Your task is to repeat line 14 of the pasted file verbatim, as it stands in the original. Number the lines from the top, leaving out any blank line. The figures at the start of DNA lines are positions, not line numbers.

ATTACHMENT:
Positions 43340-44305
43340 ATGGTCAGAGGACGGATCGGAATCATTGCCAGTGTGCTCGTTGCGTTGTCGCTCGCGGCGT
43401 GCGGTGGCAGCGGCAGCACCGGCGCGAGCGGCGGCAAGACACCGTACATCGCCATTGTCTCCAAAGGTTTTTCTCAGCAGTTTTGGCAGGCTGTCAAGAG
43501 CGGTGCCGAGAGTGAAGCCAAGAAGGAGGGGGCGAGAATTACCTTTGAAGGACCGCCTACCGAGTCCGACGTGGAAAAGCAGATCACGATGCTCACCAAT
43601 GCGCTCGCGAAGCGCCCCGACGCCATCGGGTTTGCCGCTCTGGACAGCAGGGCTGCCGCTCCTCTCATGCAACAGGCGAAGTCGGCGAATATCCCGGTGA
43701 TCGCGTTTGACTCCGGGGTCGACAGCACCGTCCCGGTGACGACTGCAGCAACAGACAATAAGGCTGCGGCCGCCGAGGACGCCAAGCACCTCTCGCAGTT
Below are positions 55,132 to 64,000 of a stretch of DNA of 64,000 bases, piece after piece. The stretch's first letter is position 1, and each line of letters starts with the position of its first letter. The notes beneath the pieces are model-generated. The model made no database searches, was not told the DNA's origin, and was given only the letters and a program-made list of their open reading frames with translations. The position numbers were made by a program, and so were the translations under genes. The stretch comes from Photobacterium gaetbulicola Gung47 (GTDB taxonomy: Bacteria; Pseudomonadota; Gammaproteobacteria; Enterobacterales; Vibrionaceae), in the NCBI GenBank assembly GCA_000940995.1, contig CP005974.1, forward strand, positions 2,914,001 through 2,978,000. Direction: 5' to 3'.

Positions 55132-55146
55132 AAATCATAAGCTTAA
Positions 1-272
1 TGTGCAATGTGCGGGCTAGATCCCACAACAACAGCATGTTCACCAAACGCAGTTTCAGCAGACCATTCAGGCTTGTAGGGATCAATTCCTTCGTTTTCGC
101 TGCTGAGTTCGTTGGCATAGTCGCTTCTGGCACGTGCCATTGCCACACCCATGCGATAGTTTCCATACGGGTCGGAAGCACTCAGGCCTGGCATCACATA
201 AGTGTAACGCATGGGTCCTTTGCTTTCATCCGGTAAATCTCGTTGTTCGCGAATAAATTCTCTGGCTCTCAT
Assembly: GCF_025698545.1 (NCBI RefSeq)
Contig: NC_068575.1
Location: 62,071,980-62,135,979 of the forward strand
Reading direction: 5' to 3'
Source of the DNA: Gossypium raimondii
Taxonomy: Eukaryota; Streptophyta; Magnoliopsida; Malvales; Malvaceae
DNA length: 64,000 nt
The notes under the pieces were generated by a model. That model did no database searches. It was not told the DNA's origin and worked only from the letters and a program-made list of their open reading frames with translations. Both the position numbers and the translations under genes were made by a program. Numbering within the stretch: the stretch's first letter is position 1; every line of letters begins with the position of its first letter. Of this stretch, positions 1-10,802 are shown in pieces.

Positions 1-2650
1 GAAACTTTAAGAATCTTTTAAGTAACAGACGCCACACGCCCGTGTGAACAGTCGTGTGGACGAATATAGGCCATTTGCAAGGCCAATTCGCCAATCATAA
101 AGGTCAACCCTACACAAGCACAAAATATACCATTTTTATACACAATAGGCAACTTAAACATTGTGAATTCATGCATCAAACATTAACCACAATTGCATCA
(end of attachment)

Assembly: GCF_025698545.1 (NCBI RefSeq)